By Katie Akin, Iowa Capital Dispatch
In the wake of weak fundraising numbers this week, gubernatorial candidate Deidre DeJear rallied with party leaders in Des Moines.
About 50 people gathered at the United Steelworkers Local 310 on Saturday afternoon for a forum organized by the progressive Iowa Unity Coalition. Most attendees were elected officials or involved with Democratic campaigns. A row of campaign tables lined the back of the room, with roving staffers looking for signatures on nomination petitions.
DeJear was the only gubernatorial candidate to speak at the forum. She is the best-known Democrat in the race to challenge incumbent Gov. Kim Reynolds.
Saturday’s forum came just days after DeJear released a 2021 fundraising report that lagged far behind the GOP incumbent. While the Reynolds campaign had $4.8 million cash on hand going into the new year, DeJear’s operation had just $8,500. Last year, DeJear raised $279,000. Reynolds raised 13 times more.
DeJear told reporters after the event that she had received “an overwhelming amount of support” since the 2021 numbers were reported this week. She said there had also been a bump in fundraising after competitor Rep. Ras Smith left the race earlier this month.
“While the numbers reflect the end of 2021, 2022 we are on fire. And I’m super, super excited,” she said.
Swati Dandekar, a vice chair of the Unity Coalition, attributed the fundraising issues to the stage of the race, arguing many Iowans have tuned in for the November election yet.
“Today is going to help (DeJear),” Dandekar said. “Once you know somebody, where she stands on policy, it’s very easy for people to raise money too.”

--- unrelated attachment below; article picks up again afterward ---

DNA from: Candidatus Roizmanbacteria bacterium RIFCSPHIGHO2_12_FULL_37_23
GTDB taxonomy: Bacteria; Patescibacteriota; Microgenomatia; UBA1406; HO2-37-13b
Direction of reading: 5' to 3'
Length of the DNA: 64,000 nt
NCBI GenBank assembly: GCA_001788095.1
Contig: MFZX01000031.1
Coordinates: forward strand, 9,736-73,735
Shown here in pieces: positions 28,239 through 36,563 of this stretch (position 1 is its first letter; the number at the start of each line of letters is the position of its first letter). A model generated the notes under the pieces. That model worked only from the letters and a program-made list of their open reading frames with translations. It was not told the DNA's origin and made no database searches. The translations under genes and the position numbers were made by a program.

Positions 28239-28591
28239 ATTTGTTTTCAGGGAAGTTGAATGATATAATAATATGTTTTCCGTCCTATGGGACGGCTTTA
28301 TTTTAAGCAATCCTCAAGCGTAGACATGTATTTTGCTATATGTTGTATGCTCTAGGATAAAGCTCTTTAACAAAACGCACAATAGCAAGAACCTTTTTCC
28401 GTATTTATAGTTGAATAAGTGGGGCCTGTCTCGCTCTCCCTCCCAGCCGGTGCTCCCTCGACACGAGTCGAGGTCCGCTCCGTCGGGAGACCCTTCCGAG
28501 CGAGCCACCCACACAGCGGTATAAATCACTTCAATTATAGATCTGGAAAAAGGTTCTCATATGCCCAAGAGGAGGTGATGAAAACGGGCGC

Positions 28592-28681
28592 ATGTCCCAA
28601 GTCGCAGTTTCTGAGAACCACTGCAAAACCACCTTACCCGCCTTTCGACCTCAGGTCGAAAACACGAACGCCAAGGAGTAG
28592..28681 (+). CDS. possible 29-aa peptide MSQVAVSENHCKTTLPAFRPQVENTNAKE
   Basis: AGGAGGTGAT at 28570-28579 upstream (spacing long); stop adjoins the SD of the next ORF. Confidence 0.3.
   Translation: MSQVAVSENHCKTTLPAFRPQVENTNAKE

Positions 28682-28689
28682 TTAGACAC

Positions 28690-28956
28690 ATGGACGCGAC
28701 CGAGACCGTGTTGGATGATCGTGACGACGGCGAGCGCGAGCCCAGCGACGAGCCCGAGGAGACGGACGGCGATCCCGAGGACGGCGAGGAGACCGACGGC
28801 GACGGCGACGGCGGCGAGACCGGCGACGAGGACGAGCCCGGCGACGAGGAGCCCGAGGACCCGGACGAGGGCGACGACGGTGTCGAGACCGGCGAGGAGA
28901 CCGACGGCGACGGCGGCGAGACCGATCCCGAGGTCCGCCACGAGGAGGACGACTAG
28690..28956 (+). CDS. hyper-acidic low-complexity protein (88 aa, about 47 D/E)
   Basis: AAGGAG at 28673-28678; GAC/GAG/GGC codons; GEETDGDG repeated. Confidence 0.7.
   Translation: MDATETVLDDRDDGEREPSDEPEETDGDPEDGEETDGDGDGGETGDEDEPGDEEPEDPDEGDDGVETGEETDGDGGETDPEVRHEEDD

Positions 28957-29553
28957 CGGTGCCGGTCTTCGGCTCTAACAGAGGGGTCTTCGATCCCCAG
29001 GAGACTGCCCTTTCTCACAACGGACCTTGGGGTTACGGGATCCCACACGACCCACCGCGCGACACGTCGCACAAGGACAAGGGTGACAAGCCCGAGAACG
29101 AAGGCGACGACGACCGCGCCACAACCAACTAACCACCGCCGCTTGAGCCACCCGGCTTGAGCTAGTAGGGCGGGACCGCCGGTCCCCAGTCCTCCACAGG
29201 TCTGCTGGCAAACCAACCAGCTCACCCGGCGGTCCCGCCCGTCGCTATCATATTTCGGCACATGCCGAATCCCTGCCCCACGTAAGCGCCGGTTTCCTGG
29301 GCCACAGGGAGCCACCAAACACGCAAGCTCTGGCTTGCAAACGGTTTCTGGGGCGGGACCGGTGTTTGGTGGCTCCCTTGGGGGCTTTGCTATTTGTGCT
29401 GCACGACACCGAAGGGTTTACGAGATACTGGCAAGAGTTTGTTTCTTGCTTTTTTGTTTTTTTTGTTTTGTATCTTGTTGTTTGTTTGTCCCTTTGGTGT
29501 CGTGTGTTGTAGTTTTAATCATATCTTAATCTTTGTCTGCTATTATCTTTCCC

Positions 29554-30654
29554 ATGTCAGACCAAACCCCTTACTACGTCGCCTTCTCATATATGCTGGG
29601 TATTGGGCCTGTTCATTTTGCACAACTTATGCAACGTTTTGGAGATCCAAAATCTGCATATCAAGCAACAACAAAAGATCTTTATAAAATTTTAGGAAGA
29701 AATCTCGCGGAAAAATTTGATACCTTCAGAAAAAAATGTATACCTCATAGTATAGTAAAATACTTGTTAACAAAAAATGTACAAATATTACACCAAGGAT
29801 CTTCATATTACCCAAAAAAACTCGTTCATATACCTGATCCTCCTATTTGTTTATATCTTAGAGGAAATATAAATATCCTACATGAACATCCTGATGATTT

At Saturday’s forum, Waterloo Mayor Quentin Hart emphasized the importance of voting and overcoming the challenge of voter apathy in the state.
“I’ve heard everyone saying that, ‘Oh my god, this next election that’s coming up is going to be dismal,’” Hart said. “‘If you’re a Democrat, it’s going to be dismal’… Yeah, that may be the case, if we quit and we give up.”
He encouraged the crowd to “stay activated” and talk to their neighbors about getting involved.
“Every dollar counts,” Hart said. “We need to find a way to get the base activated, to understand that this is just as important as any other time in our history.”
DeJear responded to questions from local officials on education, health care access and the economy. She committed to raising the minimum wage and reinstating collective bargaining rights for public employees. DeJear also said Iowa needs to “come to terms” with the reality of legalized cannabis in neighboring states, such as Illinois, and the desire for more widespread medical marijuana.
“All that we have talked about today are reasonable problems that we see happening throughout our community,” DeJear said. “But they also have solutions attached to them.”
DeJear called for attendees to get involved with the campaign, though she did not mention the gap in fundraising or ask for donations.
“We need more of you all to add your value to the discussion,” she said. “I’ve got great vision for where this state can go, but needless to say, my vision is incomplete without yours.”